Breakfast at Tiffany’s By Truman Capote – Don’t think about Audrey Hepburn, don’t think about Audrey Hepburn

August 20, 2011 at 5:35 pm 3 comments

The short of it is -I love Capote. This is a collection of “Breakfast at Tiffany’s” and three other short stories- “House of Flower,”  “Diamond Guitar,”  and “A Christmas Memory.”  If you haven’t read anything else by Capote then this is a good place to start BUT if you like it, I highly, strongly recommend “Other Voices, Other Rooms.”  It is Capote’s “To Kill a Mockingbird” for lack of a better, more suitable description and should dispel any thoughts anyone had that he may have written Harper Lee’s book because his style is so different.

I have always had a strange relationship with the film “Breakfast at Tiffany’s” since the time my grandmother told me I was too young to watch it because it was about a “call girl.”  At seven years old, I assumed a call girl was someone who made a lot of telephone calls.   Apparently, my grandmother found the phone scandalous. Finally seeing the film years later, I didn’t like it.  Even during my watch-every-Audrey-Hepburn-film period this was not one of my favorites.  While reading the short story it was hard not to picture Hepburn or Andy Rooney’s amazingly inappropriate “Chinaman” impression.  The movie does have an interesting Hollywood polish that the novella does not.

All that said, this is a wonderful novella and really worth reading, even with all of the scandalous telephone use.   Holly Golightly is a phony but a true phony – meaning she buys her own game. She  is not a liar in the true sense of the word.  The narrator gets swept up in her life and then gets discarded and set-aside just as quickly.

I read somewhere that this is a book about the changing role of women in the late 40s and 50s. I don’t buy it. I think this was Capote’s story about the New York version of everyone who moves there from somewhere else. I think this was Capote examining how we morph and change to try to match our surroundings or what we want our surroundings to be.  Ultimately, though we are still that small town piece of ourselves, even if adorned in minks, smoking french cigarettes, and taking money to go to the powder room with a gentleman. Capote is the narrator but I think he is examining himself through Holly as well. Capote’s real life reinvention of himself from small town Louisiana boy to New York socialite is just as amazing as Miss Holightly’s transformation.

I don’t want to ignore the other stories in this collection. I liked them all.  But “A Christmas Memory” is such a sweet story about a little boy and his mentally disabled much older cousin who spend all year saving money to make fruitcakes at Christmas.  I loved this story – it had no agenda but was just a really beautiful story about two misfits who have this beautiful relationship of yearly traditions. And you won’t picture Audrey Hepburn or Andy Rooney doing a bad impression of the mentally disabled while you read it.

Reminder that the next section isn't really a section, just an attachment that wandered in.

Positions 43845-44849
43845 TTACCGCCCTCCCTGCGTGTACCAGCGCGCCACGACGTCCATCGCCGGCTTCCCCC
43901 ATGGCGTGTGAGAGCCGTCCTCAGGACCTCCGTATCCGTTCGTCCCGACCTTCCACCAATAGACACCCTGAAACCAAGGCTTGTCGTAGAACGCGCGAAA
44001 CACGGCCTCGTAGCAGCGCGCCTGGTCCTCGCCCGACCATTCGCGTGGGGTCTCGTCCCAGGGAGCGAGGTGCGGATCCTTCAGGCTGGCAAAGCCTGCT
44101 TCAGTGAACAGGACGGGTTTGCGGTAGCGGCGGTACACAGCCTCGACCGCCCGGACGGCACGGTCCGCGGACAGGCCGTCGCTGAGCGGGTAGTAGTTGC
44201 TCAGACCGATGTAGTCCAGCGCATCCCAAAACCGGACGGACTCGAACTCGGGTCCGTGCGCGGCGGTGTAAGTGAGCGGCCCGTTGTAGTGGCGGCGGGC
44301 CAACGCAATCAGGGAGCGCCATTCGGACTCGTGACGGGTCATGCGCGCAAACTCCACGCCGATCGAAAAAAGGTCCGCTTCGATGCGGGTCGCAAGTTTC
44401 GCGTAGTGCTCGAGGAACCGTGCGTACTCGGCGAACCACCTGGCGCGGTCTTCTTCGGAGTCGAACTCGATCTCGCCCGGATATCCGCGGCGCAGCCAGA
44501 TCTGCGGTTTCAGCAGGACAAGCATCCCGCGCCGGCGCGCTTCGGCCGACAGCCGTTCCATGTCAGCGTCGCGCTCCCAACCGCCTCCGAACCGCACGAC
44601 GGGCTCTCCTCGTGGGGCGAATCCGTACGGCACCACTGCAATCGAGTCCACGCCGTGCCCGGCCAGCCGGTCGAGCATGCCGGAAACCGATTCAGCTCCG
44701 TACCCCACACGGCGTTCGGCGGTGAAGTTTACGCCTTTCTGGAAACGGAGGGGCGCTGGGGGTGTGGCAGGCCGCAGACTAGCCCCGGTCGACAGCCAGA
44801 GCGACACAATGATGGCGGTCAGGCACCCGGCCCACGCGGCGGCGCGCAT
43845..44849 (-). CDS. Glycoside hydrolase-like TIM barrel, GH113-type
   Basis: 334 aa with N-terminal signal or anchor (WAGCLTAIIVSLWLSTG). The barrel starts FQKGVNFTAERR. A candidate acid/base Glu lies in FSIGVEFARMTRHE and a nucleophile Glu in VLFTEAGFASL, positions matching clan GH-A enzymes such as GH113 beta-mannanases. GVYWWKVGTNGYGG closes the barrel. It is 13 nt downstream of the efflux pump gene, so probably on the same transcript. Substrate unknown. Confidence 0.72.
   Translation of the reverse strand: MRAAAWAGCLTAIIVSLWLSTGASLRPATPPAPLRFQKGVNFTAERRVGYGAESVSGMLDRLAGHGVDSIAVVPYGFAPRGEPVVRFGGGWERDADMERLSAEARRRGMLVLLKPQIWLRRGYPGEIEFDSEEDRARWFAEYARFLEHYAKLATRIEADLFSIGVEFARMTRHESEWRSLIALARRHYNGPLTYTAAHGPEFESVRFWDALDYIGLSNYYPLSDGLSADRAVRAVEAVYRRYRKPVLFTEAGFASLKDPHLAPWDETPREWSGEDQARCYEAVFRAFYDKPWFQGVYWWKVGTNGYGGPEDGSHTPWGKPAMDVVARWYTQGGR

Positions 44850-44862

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Entry filed under: August 2011 reads.

Calling it “A Reliable Wife” means a reliable story…I guess. “One day I will write about this place” and Emily will be cool enough to like it but not today.

3 Comments Add your own

  • 1. Exploring The Movie Capote  |  October 8, 2011 at 6:17 pm

    […] works of literature to ever come out of the American landscape. Mouse here for Related LinksBreakfast at Tiffany’s By Truman Capote – Don’t think about Audrey Hepburn, don&#8… Posted in Uncategorized | Tags: best actor oscar, capote, exploring the movie capote, General, […]

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  • 2. Breakfast At Tiffany’s – 1961 | jdc-witherton  |  November 22, 2011 at 11:59 am

    […] Breakfast at Tiffany’s By Truman Capote – Don’t think about Audrey Hepburn, don&#8… (readingthroughthebs.wordpress.com) […]

    Reply
  • […] wonderful restaurants, fabulous clothes and fun parties.  In parts this reminded me of “Breakfast at Tiffany’s” with everything lavish and spectacularly overdone while the characters suffer their own lonely […]

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There is some great literature out there, but there is a lot of bad literature as well. We shouldn't all have to read it. These are my recommendations and thoughts about the books I read.

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